2009 152 My Process

I sit by the ocean and wait for inspiration to strike. No, not really…

I have a Microsoft Word file where I keep all of my future posts, half written posts, poorly written posts, and posts I may never post. I try to publish at least once per week. To meet this goal I begin formulating my post on the weekend or early in the week, whenever an idea emerges from the recesses of my brain, or maybe from something I read, heard, or watched.

I go to my Microsoft Word file, and I start writing, which for me is actually dictating using a program called Dragon Naturally Speaking. My first pass is sometimes just a collection of random ideas, or it may be a lengthy narrative. But either way, it’s utterly unreadable and suitable for my eyes only. Then, over a period of a few days I keep going back to the piece several times a day and make another pass at it, each time improving it a little more. If the piece is long, I try to cut it to below 1000 words, or under 800 words if I can. Interestingly, this paring process usually improves the quality of the piece at the same time it reduces the quantity of words. I try to take the perspective of the reader. Am I being clear and unambiguous? Will the reader give a damn about what I am writing? Can I be more succinct?

I usually post in the evening. Earlier in that same day I put the finishing touches on my writing. Sometime after dinner, when I think I have it ready for publishing I email it to Kim, who is likely sitting on the couch about 5 feet away, for review and proofreading. It’s funny, even though I may have read over a piece twenty times, Kim can find a glaring grammatical error that I missed in each of those passes. It’s a classic forest and trees situation.

Once Kim has helped me find any errors, awkward sentences, or outright lies, I make the final edits in Microsoft Word. I then add graphics and hyperlinks, and generally jump through a bunch of hoops to get the product from Microsoft Word to my blog page.

When I’m ready, I click the Publish button, and the post goes live.

I have a couple of programs that I use to monitor traffic at my website. Don’t worry; I can’t see your name, IP address, or what you are wearing when you visit my blog. But I can see where you are visiting me from, and how you got to my website (Google search, hyperlink from another website, Facebook, etc). I particularly enjoy the comments and the emails that I receive from you. Keep them coming. Don’t be shy.

Thanks for being a reader.

(726 words)

This is the sixth in a series of posts about how a disabled person like me passes the time at home, now that I no longer work.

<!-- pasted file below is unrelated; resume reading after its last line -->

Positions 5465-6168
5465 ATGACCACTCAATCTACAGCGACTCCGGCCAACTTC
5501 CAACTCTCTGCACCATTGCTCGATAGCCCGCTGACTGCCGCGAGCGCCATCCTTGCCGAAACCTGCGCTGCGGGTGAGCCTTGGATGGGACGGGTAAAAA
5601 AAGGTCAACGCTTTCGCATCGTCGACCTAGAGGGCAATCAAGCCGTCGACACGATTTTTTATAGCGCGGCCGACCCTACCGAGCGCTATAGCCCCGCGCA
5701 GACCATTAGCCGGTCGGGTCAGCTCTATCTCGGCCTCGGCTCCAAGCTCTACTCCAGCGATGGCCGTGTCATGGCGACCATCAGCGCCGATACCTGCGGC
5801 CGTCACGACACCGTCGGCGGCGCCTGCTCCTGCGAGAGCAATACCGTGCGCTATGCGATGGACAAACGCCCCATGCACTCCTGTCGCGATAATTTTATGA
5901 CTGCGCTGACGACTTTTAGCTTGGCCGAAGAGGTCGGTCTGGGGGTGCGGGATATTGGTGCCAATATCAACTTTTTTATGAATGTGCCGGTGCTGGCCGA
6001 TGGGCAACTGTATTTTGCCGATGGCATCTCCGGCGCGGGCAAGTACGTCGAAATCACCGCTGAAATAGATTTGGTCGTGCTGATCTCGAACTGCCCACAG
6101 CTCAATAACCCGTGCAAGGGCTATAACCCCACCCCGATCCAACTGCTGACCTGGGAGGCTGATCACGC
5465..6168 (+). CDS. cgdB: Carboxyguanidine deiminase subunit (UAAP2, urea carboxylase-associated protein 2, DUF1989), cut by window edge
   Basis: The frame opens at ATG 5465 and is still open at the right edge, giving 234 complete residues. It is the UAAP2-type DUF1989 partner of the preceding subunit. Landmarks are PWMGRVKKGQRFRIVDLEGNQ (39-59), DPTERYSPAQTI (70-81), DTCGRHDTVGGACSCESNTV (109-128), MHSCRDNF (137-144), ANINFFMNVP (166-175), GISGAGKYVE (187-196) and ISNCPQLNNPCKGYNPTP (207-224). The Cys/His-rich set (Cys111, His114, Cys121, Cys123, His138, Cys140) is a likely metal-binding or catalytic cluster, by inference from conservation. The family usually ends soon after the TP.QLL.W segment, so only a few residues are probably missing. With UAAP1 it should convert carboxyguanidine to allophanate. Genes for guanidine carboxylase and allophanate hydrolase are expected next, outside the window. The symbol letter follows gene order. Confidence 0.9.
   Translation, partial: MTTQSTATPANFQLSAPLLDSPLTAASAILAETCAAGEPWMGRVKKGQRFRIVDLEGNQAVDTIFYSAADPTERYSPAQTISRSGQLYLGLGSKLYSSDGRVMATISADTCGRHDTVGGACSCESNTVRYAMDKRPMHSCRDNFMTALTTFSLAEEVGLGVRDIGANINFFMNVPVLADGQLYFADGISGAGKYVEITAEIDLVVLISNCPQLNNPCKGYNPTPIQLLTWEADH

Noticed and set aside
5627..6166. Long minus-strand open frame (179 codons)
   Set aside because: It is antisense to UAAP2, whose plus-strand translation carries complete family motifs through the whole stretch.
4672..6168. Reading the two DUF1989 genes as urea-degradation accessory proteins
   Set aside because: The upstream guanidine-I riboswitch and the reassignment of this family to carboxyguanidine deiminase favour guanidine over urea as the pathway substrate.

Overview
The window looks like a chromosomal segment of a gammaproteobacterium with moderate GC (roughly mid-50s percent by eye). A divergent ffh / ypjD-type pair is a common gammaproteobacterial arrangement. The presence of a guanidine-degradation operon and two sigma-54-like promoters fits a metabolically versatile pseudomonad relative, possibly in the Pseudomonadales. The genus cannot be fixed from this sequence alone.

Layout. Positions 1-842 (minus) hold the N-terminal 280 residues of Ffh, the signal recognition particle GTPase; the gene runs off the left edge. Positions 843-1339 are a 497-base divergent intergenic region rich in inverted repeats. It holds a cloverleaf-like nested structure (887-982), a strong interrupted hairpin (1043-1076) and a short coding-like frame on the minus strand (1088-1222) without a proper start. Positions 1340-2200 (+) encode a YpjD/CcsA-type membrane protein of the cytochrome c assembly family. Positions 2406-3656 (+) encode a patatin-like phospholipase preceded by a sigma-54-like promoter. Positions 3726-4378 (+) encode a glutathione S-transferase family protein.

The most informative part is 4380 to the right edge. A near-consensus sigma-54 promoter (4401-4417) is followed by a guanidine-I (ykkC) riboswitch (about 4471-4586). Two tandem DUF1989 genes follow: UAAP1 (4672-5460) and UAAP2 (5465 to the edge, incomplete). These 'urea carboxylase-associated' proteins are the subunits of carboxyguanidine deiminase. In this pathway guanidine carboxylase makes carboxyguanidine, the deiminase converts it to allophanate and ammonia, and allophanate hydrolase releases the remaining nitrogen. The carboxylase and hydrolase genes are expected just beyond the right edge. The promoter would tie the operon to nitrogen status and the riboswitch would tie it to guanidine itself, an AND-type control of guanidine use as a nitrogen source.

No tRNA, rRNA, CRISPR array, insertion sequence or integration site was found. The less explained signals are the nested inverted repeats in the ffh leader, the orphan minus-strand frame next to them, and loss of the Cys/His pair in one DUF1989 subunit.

Here are my other posts in this series:

1. I Watch (mostly) Quality Television
2. I Digitize and Archive Family Photos and Videos
3. I Read Books
4. I Attend Courses at Top Universities (sort of)
5. I Nap
7. I Read Other People's Blogs

Tuesday, April 9, 2013

Thought control of robotic arms using the BrainGate system...

Life with paralysis is going to be better in the not so distant future. Thanks Stu for sharing this story. Click below.

** Stu's Views & M.S. News **: Thought control of robotic arms using the BrainGat...:

Wednesday, April 3, 2013

What Do I Do All Day? I Nap

This is the fifth in a series of posts about how a disabled person like me passes the time at home, now that I no longer work.

“Are you serious Mitch? You expect me to read a blog post about napping, and not fall asleep myself from boredom and disinterest?”

Challenge accepted! This will be THE MOST INTERESTING blog post you have ever read on the subject of napping.

Approximately 80% of people with MS suffer from disease-related fatigue. I’m one of them. In addition to the MS fatigue, as a person with limited mobility I have difficulty remaining comfortable throughout the night in bed. That’s another reason I am tired during the day.

Before MS I never, ever napped. But now I’ve gotten the hang of it. I can take naps between 15 and 30 minutes long once or twice a day while Kim is at work.

One tool that has made napping easier for me is my Invacare TDX SP wheelchair, which I use most of the time when I am inside the house. Here are some pictures of me assuming the napping position.

First, I have to silence my TV, laptop, iPad, and iPhone, and then I put a pillow behind my head.

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I recline to a comfortable position, even though I could recline even further if I wanted to. Note that the 90° angle between my legs and my back is maintained throughout the reclining operation. My occupational therapist who helped me obtain this wheelchair said that I couldn’t get the flat reclining feature because I had no particular back problems. Maybe next time I’ll go for that feature. But this is pretty darn comfortable as is. It’s like I get to spend all day, every day, in my own mobile La-Z-Boy.

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I lift my feet up a little bit, even though I could lift them further if I wanted to. I take one last look at the clock because I want to know when my nap started, and then I close my eyes.

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I lie there until a little alarm inexplicably goes off in my head, and my eyes suddenly open. I then check the clock to see how long I napped. I sit back up and choose one of the other What Do I Do All Day? activities, now slightly rejuvenated.

How’d I do? Are you still awake?

Here are my other posts in this series: 
1. I Watch (mostly) Quality Television
2. I Digitize and Archive Family Photos and Videos
3. I Read Books
4. I Attend Courses at Top Universities (sort of)
6. I Blog
7. I Read Other People's Blogs